3) The book avoids any critical examination of the charitable industry, despite the fact that in recent years much valid critique have surfaced.
4) The books advocates, even in the preface, that "remote help" with pocket change is what's needed. Author wrote, "I used to think ... that I had to be hands-on to get the job done. I was naive." This is consistent with the author's advocacy for people to give, and that's admirable. But it is a very western assumption that one can help without ever really having to know, understand, appreciate, and respect the people they are helping.
Still, I applaud the author's intention, research, and advocacy for giving.Read more ›
Most Recent Customer Reviews
This wonderful book shows how a small donation to the right organization can make a world of difference in bringing clean water, health benefits, or other lifesaving measures both... Read morePublished on September 10, 2013 by lindapanzo
Wendy Smiths' information is very helpful in deciding how to and where to donate what little amounts I have to give. Read morePublished on June 9, 2013 by jan driscoll
Very insightful and encouraging to the individual donor. Puts small donations into context to reveal a much greater impact on the bottom line than one would expect.Published on January 4, 2013 by Kathy Ross
Cannot recommend this book highly enough. Author Wendy Smith comes from the nonprofit world and has done tons of research on how our small donations can literally change the world,... Read morePublished on February 7, 2011 by Sally Foster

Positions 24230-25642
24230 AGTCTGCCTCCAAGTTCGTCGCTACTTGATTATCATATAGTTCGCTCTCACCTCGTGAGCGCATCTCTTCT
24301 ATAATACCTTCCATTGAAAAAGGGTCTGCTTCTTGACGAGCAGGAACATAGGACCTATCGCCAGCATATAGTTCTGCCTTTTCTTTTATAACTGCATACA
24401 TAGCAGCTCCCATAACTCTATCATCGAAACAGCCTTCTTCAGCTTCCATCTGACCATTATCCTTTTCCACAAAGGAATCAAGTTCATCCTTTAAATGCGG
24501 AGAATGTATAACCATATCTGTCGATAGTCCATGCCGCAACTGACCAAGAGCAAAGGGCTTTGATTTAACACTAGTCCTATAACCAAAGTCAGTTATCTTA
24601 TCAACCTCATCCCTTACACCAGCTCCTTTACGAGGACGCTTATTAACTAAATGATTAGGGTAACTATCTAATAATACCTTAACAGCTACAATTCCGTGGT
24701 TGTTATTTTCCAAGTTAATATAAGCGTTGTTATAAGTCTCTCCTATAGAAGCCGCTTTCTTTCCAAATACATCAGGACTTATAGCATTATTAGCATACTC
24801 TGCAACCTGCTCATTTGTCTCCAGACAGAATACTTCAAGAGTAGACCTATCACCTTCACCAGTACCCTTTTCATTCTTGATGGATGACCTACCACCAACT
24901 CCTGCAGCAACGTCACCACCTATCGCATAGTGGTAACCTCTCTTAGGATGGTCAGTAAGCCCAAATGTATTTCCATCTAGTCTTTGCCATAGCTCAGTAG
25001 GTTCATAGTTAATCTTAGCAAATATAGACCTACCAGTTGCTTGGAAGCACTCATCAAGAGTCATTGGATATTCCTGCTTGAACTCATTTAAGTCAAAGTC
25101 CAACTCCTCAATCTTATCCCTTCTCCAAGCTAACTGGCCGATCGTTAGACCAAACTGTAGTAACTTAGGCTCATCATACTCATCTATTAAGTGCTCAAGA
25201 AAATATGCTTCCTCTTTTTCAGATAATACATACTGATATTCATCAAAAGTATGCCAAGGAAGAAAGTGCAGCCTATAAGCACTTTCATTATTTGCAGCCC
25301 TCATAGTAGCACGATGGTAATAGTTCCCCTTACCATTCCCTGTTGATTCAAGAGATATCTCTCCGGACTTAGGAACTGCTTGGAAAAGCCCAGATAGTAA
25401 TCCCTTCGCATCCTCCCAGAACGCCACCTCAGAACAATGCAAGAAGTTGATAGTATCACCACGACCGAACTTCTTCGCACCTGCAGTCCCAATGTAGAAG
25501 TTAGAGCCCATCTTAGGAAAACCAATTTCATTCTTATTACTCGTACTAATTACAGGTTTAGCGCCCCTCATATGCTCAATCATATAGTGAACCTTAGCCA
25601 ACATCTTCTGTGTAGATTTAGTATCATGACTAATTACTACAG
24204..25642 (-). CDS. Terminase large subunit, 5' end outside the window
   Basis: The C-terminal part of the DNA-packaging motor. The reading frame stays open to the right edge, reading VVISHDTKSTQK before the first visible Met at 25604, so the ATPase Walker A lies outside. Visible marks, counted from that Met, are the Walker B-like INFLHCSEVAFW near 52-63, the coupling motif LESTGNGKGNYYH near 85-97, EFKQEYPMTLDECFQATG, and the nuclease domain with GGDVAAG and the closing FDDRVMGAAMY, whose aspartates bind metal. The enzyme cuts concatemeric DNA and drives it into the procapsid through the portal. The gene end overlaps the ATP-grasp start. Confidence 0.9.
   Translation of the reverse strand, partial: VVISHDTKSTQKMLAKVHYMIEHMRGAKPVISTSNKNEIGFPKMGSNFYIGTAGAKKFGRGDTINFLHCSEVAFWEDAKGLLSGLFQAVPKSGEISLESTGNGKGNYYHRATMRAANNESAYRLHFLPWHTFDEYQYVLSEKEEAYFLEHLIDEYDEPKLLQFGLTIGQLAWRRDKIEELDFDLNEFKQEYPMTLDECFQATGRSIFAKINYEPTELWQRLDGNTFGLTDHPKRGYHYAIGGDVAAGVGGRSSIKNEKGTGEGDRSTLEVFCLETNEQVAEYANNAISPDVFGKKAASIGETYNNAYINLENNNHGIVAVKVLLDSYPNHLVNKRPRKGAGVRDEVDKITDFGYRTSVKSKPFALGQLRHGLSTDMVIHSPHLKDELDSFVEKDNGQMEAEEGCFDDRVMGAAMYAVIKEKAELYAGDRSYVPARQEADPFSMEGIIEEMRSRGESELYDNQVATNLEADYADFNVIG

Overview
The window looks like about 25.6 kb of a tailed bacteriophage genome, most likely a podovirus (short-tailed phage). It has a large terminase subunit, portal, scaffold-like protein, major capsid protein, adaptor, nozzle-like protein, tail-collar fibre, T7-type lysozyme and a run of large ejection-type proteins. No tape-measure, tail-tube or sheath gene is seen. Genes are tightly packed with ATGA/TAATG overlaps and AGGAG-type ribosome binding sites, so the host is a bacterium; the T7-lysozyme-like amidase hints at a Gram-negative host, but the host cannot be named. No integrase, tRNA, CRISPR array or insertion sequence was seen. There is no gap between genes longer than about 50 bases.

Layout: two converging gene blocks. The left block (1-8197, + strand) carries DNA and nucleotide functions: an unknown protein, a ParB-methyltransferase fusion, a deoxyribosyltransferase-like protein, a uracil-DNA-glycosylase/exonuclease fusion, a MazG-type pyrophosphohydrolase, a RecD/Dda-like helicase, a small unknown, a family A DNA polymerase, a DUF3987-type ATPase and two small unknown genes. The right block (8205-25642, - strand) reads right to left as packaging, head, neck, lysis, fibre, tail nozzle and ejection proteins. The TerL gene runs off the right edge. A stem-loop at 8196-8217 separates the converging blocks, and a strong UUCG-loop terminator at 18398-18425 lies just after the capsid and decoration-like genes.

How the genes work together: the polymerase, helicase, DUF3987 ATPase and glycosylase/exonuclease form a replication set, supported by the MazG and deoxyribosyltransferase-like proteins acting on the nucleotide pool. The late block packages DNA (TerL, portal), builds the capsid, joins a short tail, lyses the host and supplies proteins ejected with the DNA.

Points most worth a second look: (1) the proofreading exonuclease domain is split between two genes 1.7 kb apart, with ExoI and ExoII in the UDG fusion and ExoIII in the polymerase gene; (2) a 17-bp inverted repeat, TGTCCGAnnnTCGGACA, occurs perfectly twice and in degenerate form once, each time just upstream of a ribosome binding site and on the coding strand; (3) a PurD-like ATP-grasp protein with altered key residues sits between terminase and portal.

Book is packed with stories about how small donations turned out to be very large in total. However, very little in the way of direction for you helping out in a similar... Read morePublished on September 28, 2010 by Norwell105
Give A Little: How Your Small donations can transform our world is an insightful and interesting look into the world of donations and the difference they can make in this world. Read morePublished on July 21, 2010 by Esme
This book is a must read if you are soul searching for a way to make a difference in the world. It gives you many ideas on how small, what seem to be insignificant donations(to... Read morePublished on April 1, 2010 by Kindle Customer
Recently I have become very interested in showing my students the power of one person. Too often we are motivated to do something, but are discouraged by the size of the issue and... Read morePublished on March 17, 2010 by H. A. Taylor
What an excellent concept for a book...and what an annoying piece of WRITING. I started stumbling right on the FIRST page. Why? The author's CHRONIC OVERuse of ITALICS. Read morePublished on March 11, 2010 by Zora Divine